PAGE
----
This occurs when there is a blockage in the process of changing cholesterol to cortisol.
The pituitary gland senses the low cortisol level and produces more of the ACTH hor-
mone, which stimulates the adrenal glands to increase the production. Most forms are
found in infancy or childhood. If the blockage is only partial, there may be no problems.
SIGNS AND SYMPTOMS Enlargement of the penis in male infants and the clitoris in female
infants; rarely, high blood pressure; growth acceleration in children;
growth of hair in women that are typically associated with males,
such as the upper lip, chin, breast bone, and below the navel; acne
is common; irregular menstruation and infertility may occur.
DRUG TREATMENT Oral corticosteroids are used.


Pheochromocytoma is a tumor of the adrenal gland that causes excessive release of two
different hormones, epinephrine and nonepinephrine. This causes high blood pressure,
headache, sweating, high blood sugar, nausea, vomiting and fainting episodes. The
tumors are usually benign (noncancerous), likely to run in families, and occur in indi-
viduals with hypertension.
Adrenal Tumor (Feminizing and masculinizing syndromes) – The presence of these
extremely rare syndromes involve the development of sexual characteristics of the
opposite sex.
SURGICAL TREATMENT In most cases adrenal tumors are managed surgically and once
removed, whether it is located in the medulla or cortex, symptoms
will often reverse with the exception of extremely rare malignant


The pituitary gland is the most important of all of the endocrine glands because it acts as
the control center for the body’s growth, daily functions, and reproduction. It is located
behind the nasal passages at the base of the brain, and responds to hormones from the part
of the brain called the hypothalamus. Pituitary disorders in women are caused by one of
two types of tumors: a craniopharyngioma that presses against the pituitary as it grows
and causes decreased hormone production; or, an adenoma, a benign pituitary tumor that
causes increased hormone production.

This is a disease that develops when too little of the ADH (antidiuretic hormone) is
produced by the pituitary gland. ADH is the hormone that balances the water in the
body. This should not be confused with diabetes mellitus, which is the result of an
insulin deficiency.
SIGNS AND SYMPTOMS Excessive urination; severe thirst.
TREATMENT Increased fluid intake is necessary and may require a salt-free diet.
DRUG TREATMENT Antidiuretic hormones are available as an injection or a nasal spray.
SURGICAL TREATMENT If a tumor is present, surgical removal is necessary.

This is a disorder in which the pituitary gland produces insufficient amounts of one or
more of the pituitary hormones. The conditions may occur without explanation, a tumor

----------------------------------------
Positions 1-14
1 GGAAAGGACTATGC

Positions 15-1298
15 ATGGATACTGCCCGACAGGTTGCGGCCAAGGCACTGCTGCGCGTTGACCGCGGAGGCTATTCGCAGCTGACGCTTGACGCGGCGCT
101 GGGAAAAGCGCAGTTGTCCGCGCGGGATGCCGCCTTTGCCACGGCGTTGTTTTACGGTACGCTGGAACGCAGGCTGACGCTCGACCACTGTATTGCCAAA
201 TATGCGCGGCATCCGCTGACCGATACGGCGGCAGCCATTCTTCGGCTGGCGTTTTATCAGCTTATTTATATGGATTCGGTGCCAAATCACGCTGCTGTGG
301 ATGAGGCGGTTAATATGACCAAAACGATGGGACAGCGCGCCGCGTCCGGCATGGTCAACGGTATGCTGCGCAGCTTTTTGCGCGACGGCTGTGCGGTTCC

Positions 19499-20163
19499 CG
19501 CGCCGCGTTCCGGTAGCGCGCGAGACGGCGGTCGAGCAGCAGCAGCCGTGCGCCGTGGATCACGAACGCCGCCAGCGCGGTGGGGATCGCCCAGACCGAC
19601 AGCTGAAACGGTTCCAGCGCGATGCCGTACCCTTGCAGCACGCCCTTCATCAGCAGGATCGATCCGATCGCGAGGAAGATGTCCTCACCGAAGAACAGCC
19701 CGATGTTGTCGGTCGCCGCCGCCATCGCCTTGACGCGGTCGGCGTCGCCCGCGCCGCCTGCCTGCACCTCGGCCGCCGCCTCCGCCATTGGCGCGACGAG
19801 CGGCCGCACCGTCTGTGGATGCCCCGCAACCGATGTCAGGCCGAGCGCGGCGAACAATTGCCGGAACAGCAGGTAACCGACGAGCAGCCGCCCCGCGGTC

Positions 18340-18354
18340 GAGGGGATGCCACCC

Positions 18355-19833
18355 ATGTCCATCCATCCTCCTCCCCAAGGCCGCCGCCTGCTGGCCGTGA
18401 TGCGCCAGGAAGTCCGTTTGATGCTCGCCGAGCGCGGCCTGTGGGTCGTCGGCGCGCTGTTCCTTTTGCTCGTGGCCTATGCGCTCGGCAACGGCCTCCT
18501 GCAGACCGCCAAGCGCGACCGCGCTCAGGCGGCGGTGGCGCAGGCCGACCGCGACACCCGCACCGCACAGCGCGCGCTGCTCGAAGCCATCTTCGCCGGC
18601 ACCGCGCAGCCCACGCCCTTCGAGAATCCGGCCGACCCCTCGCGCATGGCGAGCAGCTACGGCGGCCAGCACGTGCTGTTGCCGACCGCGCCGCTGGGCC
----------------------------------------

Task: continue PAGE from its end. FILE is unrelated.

in the gland, or result from a serious head injury. As a result of insufficient hormone
production, “Addison’s disease” may occur.
SIGNS AND SYMPTOMS Severe headaches, change in vision; too rapid or too slow growth or
sexual development; changes in menstruation; fatigue; weight gain
or loss; increase or decrease of body hair; breast milk not related to
TREATMENT Hormone replacement therapy is necessary.


SIGNS AND SYMPTOMS Acromegaly – The overproduction of growth hormones by the
pituitary gland can effect the limbs and internal organs. The cause
is usually a tumor and the bones of the face, jaw, arms, and legs
get larger. The most striking feature is an overgrowth of the
forehead and jaw.
Gigantism – This syndrome is like acromegaly but results in
excess height and weight. This is often caused by an excessive
release of growth hormone or a genetic disorder. Gigantism with
normal body proportions and sexual development usually comes
from excess growth hormone in early childhood.
Prolactinoma – This pituitary tumor causes an overproduction of
the hormone prolactin. In women, it may cause menstrual irregu-
larity or cessation of menstruation; in men, infertility or impo-
Craniopharyngioma – This tumor appears most often in children or
adolescents. The tumor may expand into the brain and cause
water on the brain (hydrocephalus) and disrupt the control of the
nervous system. Visual field impairment, headaches, and sexual
retardation are symptoms of this pituitary tumor.
TREATMENT Most tumors are surgically removed. If this is not advisable,
radiation therapy is often used to shrink these tumors.


The thyroid gland is located at the base of the neck. The gland secretes a hormone that
helps set the rate at which your body functions. It produces thyroid hormone that helps
regulate certain aspects of your body’s metabolism and determines how fast you burn up
calories. When the secretions from the thyroid become dysfunctional, two main syn-
dromes are seen: hyperthyroidism (increased production) and hypothyroidism (de-
creased production).

Hyperthyroidism is known as an overactive thyroid and occurs when the thyroid gland produces
excessive amounts of thyroid hormones, which is more common in women. The thyroid is overstimu-
lated by an abnormal antibody instead of the normal thyroid-stimulating hormone. In older
women, the disease can be caused by a thyroid nodule that produces too much of the thyroid
SIGNS AND SYMPTOMS Weight loss, despite increased appetite; increased heart rate and
blood pressure; hand tremors, sweaty palms; nervousness and
sweating; swelling at the base of the neck (a goiter), protruding
eyes; muscle weakness; difficulty sleeping.
TREATMENT A liquid form of radioactive iodine will deliver to the thyroid a